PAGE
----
# Physics - Electric Motor

## Introduction

• An electric motor is a rotating device, which is made to convert electrical energy into mechanical energy.

• We use dozens of devices in which electric motors are used, such as, refrigerators, mixers, fans, washing machines, computers, etc.

• The commercial and high power motors use −

• An electromagnet in place of a permanent magnet.

• Large number of turns of the conducting wire in the electric current carrying coil; and

• A soft iron core on which the coil is properly wound.

• The soft iron core (wound with the coil) and the coils, are known as an armature.

• Armature has main function to enhance the power of the motor.

## Electromagnetic Induction

• In 1831, Michael Faraday, an English physicist, had discovered that a moving magnet can be used to generate electric currents.

• As shown in the image given above that the moving magnet towards a coil sets up current in the coil circuit, which is indicated and read by deflection in the galvanometer needle.

• Because of the changing magnetic field, Electromagnetic induction produces an electromotive force (emf) in a conductor.

• A galvanometer is an instrument that is used to detect the presence of a current in a circuit.

## Fleming’s Right-Hand Rule

• Fleming’s right-hand rule states that “Stretch the thumb, forefinger and middle finger of right hand so that they are perpendicular to each other (see the image given below). If the forefinger indicates the direction of the magnetic field and the thumb shows the direction of motion of conductor, then the middle finger will show the direction of induced current. This simple rule is called Fleming’s right-hand rule.”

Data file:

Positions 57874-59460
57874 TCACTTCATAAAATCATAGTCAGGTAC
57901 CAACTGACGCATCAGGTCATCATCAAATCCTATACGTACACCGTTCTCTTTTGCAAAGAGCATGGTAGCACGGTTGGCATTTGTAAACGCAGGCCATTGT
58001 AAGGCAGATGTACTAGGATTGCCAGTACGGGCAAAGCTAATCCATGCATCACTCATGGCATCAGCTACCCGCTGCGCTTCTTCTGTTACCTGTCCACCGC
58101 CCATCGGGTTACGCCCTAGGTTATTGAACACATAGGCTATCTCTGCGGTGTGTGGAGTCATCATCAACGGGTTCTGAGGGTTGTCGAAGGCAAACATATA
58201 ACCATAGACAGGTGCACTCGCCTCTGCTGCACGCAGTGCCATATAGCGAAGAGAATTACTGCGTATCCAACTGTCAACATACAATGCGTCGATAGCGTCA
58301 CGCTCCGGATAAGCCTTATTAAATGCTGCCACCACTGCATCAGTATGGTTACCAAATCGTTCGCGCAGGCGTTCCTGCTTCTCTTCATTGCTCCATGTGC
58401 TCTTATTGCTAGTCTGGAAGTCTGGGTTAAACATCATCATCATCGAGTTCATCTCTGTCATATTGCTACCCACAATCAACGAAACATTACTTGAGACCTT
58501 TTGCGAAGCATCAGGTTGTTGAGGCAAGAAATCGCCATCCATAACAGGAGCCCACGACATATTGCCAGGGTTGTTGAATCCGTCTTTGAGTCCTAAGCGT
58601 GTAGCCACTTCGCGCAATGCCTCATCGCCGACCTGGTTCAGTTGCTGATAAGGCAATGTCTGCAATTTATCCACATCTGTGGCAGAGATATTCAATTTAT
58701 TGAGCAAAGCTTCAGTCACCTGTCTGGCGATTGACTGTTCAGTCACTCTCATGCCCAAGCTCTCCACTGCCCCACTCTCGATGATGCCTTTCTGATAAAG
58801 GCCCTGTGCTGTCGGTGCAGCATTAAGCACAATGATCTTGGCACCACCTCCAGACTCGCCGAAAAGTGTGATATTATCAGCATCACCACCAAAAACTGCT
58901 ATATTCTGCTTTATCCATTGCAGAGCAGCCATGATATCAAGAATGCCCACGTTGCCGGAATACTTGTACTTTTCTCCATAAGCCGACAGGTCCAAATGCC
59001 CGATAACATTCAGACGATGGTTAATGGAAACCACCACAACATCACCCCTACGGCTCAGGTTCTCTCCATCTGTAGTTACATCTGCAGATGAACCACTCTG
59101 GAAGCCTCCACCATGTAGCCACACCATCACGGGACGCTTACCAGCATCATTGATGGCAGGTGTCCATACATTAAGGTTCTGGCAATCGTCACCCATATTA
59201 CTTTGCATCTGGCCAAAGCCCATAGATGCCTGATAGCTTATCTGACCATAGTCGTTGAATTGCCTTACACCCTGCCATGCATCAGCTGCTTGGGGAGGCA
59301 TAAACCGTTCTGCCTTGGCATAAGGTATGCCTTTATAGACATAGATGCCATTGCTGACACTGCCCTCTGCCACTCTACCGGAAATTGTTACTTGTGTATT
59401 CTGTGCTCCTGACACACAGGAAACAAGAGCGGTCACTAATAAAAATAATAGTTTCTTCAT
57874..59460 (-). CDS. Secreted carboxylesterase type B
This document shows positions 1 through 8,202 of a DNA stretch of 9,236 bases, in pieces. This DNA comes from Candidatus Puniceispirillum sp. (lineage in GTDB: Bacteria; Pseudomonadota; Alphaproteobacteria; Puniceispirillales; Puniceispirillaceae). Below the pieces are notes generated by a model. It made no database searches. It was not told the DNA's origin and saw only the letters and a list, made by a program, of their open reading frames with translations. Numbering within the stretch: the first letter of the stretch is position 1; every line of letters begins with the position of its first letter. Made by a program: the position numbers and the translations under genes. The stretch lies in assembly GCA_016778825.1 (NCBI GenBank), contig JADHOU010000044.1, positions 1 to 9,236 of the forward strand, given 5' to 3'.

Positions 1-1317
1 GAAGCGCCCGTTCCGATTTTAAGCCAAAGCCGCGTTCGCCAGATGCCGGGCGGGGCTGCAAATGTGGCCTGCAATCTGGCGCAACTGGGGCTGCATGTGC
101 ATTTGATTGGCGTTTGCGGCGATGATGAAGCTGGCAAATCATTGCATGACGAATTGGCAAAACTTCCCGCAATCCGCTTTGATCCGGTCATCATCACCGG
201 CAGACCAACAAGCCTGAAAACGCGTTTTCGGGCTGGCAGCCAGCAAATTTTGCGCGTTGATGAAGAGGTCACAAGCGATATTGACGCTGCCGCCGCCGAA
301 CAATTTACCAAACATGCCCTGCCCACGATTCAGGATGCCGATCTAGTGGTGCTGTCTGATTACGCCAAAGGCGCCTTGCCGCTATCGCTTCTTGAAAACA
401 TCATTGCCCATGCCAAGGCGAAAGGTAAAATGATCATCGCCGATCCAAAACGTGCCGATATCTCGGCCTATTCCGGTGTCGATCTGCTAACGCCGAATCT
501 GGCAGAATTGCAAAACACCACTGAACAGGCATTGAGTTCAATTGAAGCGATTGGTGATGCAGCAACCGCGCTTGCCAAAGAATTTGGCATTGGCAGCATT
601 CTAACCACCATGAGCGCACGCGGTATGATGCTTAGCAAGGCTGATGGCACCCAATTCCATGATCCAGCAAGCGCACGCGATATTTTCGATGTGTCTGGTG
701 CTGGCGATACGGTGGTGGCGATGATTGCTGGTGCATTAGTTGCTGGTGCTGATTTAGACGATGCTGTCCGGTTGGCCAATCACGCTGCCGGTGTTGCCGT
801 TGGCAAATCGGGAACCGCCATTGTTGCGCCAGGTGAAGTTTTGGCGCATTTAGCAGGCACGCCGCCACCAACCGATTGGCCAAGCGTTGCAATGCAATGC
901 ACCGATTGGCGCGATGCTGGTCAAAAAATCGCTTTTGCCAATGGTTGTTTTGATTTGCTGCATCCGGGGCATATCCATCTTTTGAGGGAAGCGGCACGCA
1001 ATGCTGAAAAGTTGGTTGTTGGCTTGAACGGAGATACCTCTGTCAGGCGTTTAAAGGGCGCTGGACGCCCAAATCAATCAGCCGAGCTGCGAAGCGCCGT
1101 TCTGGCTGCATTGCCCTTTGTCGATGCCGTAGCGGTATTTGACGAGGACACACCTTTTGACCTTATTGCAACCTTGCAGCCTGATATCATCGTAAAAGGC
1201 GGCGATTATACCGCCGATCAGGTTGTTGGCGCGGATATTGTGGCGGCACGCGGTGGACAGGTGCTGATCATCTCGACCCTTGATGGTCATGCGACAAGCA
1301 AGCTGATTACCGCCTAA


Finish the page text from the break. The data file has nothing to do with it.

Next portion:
## Electric Generator

• An electric generator is a device that converts mechanical energy into electrical energy.

• In an electric generator, mechanical energy is used to rotate the conductor in a magnetic field, as a result of this electricity is produced.

## Types of Electric Current

• Following are the two types of electric current −

• Alternating Current (or AC)

• Direct Current (of DC)

• The difference between the alternating current and direct current is - the alternating current keeps reversing its direction periodically; whereas, the direct current always flows in one direction.

• Most of the electric power stations produce alternating current.

• In hour houses, there are different electric appliances, most of run on alternating current.

• In our house wiring, fuse is the most important safety device.

• Fuse is used to protect the circuits that may damage due to short-circuiting or overloading of the circuits.